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I've been a member of the Columbia House Music Club off and on for about twenty-three years now, first receiving selections on vinyl records (remember those?), then CD's, and more recently on DVD.

Although I've kept my membership active, it's rare for me to actually order something from them because of the high base prices and inflated shipping costs.  Indeed, usually I just decline the selection of the month when I receive those e-mails.  Just a few days ago, I had a charge on my debit card from them and found out I must have missed one of the selection e-mails (I KNOW I didn't order Hitch; when the DVD arrives, I plan to return it and have them credit my card) and was looking around on their site to find out how one can cancel their membership.

Tonight, I received an e-mail from Columbia House saying they are closing their doors effective August 22nd.  Existing memberships will (it seems) be absorbed by BMG Music Club.

I guess it's just a sign of the times as CD sales continue to decline — losing the battle with music downloads.  Critics are actually predicting the end of music stores as we know them with all new releases available via download only.

Although I do enjoy the convenience of downloading new albums as well as live and rare recordings (as long as they are in lossless formats such as FLAC —no MP3's for me!), I still prefer the choice of having a physical product.  I enjoy being able to read an album's liner notes (particularly certain box sets which come with well-researched books) while I listen to the music for the first time.  Even the music I download has to be put into a physical form (a burned CD-R) for me to truly feel like I "own" it; during the time between the download completing and my burning it to disc, it feels like it's not yet in my collection.  Unfortunately, the past few months have seen that limbo period increase more and more where I now have several hundred full albums on my computer, not to mention probably 50 or so ROIO's (both audio and video).  Time to buy some more blanks...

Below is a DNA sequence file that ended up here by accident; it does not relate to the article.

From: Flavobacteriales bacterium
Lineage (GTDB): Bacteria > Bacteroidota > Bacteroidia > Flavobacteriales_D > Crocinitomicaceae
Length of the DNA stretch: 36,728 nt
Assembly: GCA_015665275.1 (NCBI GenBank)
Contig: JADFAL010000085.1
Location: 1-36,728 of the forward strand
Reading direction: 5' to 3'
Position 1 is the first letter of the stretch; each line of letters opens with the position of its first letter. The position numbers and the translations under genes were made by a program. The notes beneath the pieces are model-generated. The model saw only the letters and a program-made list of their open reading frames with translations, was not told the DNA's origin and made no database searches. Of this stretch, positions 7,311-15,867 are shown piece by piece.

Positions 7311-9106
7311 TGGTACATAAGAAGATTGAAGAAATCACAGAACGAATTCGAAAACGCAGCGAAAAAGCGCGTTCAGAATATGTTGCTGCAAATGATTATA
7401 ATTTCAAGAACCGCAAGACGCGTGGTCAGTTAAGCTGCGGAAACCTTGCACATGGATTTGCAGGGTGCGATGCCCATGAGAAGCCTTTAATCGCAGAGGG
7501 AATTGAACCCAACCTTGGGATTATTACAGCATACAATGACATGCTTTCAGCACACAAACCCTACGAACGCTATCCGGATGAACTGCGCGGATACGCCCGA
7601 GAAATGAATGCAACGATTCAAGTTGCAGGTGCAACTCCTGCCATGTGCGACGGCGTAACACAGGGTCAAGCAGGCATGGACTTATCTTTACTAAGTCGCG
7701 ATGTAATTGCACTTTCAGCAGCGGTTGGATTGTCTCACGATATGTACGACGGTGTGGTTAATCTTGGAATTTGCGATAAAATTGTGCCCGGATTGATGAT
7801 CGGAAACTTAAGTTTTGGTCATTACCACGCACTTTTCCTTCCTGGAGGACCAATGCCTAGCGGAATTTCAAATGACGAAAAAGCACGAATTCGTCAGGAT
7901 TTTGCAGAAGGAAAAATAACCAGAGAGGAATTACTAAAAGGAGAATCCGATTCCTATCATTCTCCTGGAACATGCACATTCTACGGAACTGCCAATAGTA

It's probably people like me who have been nailing the coffin shut on Columbia House, etc.  I wonder how long BMG will be able to stay afloat (they charge almost $3.00 for shipping PER DISC, so if you order a 3-CD set it will set you back the high list price plus $9.00 for them to mail it to you!).

I just hope that local music stores never die (although I haven't set foot in even a chain store in several years — not since I was in Hong Kong) and that doesn't resort to download-only distribution for it's music and movies (like some other online retailers have done recently).

It's interesting that among today's music fans, there arguments are rarely about the types of music different people listen to but rather about the METHOD they listen to it (whether on CD's on a stereo or by iPod, lossy versus lossless, etc., etc.).  It's very confusing at times, but probably very similar to the battles fought when CBS introduced the 33 1/3 RPM LP to replace 78 RPM discs and then RCA fought back by bringing out their own format — the 45 RPM single (it would be a few years before it was discovered that the album and the single could co-exist and complement each other).

Yes, it's very interesting to watch developments in the music industry right now and compare it with past history.  When will the record companies learn that they need to listen to the consumer?  Lower prices to increase sales, it seems pretty simple to me...